master lectures


  • Sliding vs. deciding: Commitment, ambiguity, and relationship formation
    Scott Stanley
    Department of Psychology, University of Denver, Colorado
    Dr. Stanley is a Research Professor in the Department of Psychology at the University of Denver (view his faculty page here).

    From hooking up, to living together, to bearing children prior to clarity about having a future together, relationship and family development has changed. New paradigms have important implications for how we understand the romantic and sexual relationships of young adults. Ambiguity has fully arrived as a preferred condition, seemingly motivated to protect against rejection by making it easier to finesse intentions and commitment. These changes arose in the context of deep fears of relationships failing and worries over settling down prior to meeting “the one.” While the new paradigms make intuitive sense when the mate selection stage of life has stretched deeper into adulthood, relationships nevertheless develop on common paths that can constrain life options before one has decided what is most deeply wanted, resulting in the risk of giving up options before making a choice. In this talk, Stanley will explain the ways motivated ambiguity intersects with types of commitment (e.g., constraint and dedication) to impact mate selection and lasting love. The themes include the role of commitment in securing attachment, asymmetrical commitment, and research on how common types of relationship transitions can impact long-term outcomes.


  • Identity formation in emerging adulthood: A dynamic process
    Elisabetta Crocetti
    Department of Psychology, Alma Mater Studiorum University of Bologna, Italy
    Dr. Crocetti is a Senior Assistant Professor at the University of Bologna (view her website here).

    Emerging adulthood is a key period for identity formation. It represents a crossroad, in which young people can continue the identity work started in adolescence in the process of transitioning to adulthood. In emerging adulthood, in fact, young people can explore a large array of alternatives in multiple life domains (e.g.., educational, work, and relational domains) to find and consolidate meaningful identity commitments. How do emerging adults approach the identity formation task? Which factors can promote achievement of a stable identity? Which are the effects of identity formation? How does the context influence this process? In this master lecture, I will provide an overview of how different models inspired by Erikson’s psychosocial theory have progressively provided new answers to these core questions, improving our understanding of identity-in-context.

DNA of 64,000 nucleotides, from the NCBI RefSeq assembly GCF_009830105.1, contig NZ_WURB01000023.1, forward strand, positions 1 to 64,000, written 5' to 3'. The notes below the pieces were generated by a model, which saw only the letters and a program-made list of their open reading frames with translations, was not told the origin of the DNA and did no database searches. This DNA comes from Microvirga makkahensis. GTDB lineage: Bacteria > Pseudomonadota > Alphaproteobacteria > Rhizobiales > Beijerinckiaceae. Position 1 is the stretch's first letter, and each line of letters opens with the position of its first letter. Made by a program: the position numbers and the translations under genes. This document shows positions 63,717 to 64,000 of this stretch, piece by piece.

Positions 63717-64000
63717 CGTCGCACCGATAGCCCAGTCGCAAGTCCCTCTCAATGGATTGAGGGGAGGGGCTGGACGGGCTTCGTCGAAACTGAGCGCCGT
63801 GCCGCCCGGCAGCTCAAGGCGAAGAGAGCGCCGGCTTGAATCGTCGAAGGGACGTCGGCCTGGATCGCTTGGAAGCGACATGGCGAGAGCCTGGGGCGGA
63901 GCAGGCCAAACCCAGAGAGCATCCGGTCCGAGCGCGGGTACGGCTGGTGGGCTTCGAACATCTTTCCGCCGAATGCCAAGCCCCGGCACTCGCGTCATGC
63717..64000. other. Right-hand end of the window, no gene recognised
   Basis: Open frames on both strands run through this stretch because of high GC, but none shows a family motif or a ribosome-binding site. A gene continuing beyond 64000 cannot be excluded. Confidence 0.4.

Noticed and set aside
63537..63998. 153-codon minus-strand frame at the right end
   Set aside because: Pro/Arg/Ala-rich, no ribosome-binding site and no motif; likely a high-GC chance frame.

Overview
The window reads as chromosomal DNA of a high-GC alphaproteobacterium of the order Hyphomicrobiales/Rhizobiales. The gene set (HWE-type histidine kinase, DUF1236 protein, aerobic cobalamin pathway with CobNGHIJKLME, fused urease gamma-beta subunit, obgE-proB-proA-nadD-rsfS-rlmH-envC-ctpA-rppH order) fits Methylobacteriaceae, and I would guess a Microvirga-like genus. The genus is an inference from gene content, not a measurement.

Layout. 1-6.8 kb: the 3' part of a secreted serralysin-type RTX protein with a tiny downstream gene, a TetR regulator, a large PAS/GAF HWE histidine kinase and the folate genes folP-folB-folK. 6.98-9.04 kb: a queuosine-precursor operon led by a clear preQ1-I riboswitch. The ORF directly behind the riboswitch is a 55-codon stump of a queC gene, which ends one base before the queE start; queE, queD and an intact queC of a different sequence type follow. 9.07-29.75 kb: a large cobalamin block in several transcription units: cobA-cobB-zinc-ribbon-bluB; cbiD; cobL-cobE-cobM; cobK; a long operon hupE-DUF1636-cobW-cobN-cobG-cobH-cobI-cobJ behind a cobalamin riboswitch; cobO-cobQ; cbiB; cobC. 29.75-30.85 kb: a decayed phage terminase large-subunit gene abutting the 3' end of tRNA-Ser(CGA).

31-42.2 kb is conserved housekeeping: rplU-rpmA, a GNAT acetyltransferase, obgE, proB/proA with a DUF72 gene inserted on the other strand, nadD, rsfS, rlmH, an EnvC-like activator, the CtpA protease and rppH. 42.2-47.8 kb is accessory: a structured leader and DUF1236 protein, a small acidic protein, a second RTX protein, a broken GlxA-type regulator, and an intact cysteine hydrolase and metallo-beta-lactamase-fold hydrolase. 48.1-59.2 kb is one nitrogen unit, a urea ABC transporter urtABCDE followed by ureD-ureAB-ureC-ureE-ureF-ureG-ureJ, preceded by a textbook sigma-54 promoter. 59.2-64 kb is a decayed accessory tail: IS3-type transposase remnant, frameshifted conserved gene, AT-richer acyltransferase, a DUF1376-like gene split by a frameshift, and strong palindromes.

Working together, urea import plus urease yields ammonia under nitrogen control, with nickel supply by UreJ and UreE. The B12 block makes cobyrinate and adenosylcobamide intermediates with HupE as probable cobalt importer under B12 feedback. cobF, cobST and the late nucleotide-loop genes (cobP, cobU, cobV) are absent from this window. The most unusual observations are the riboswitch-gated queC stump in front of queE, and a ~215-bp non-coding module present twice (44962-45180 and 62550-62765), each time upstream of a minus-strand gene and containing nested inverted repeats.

• The caring motivation and its development during emerging adulthood – a neglected, fundamental facet of our human nature
    Ofra Mayseless
    Faculty of Education, University of Haifa, Israel
    Ofra Mayseless is a full Professor of Developmental Psychology at the Faculty of Education, University of Haifa (view her website here).

    The lecture will discuss our innate, fundamental and encompassing caring motivation, its centrality and comprehensiveness in our being and its connection to our self-actualization and meaning in life. The lecture, based on Mayseless recent book (“The Caring Motivation” published by Oxford University Press) will then focus on the developmental course of this motivation with a particular focus on emerging adulthood as a central period for learning new caring skills and embarking on creating the major caring bonds in our life. Finally, findings from research on caring in its diverse forms (e.g., volunteering, social support, generativity, altruism, pet adoption and caring in intimate relations) will be discussed and a general model of the enactment of the caring motivation during emerging adulthood will be presented.

  • Trajectories of flourishing and floundering: The good, the bad, and the lonely
    Larry J. Nelson
    Brigham Young University, Provo, Utah
    Dr. Nelson is Professor in the School of Family Life at Brigham Young University, Provo, Utah.  (view his faculty page here).

    Despite the tendency to categorize all young people into the overarching category of "emerging adults" we know there is a wide range of paths that young people take as they make their way through the third decade of life. The work that my colleagues, students, and I have undertaken in our research is to identify some of the characteristics of the trajectories that might be indicative of flourishing and those that might be characterized as floundering. The purpose of this presentation is to address some of what our work has demonstrated regarding flourishing and floundering including introducing some of our most recent work on this topic. In the lecture, a particular emphasis will be placed on socially withdrawn young people as they receive very little scholarly attention in emerging adulthood but they may experience some of the largest challenges in making their path towards adulthood. Taken together, the lecture will shed light on some of the most recent findings on factors, including social withdrawal, that appear to lead to flourishing or floundering during the third decade of life.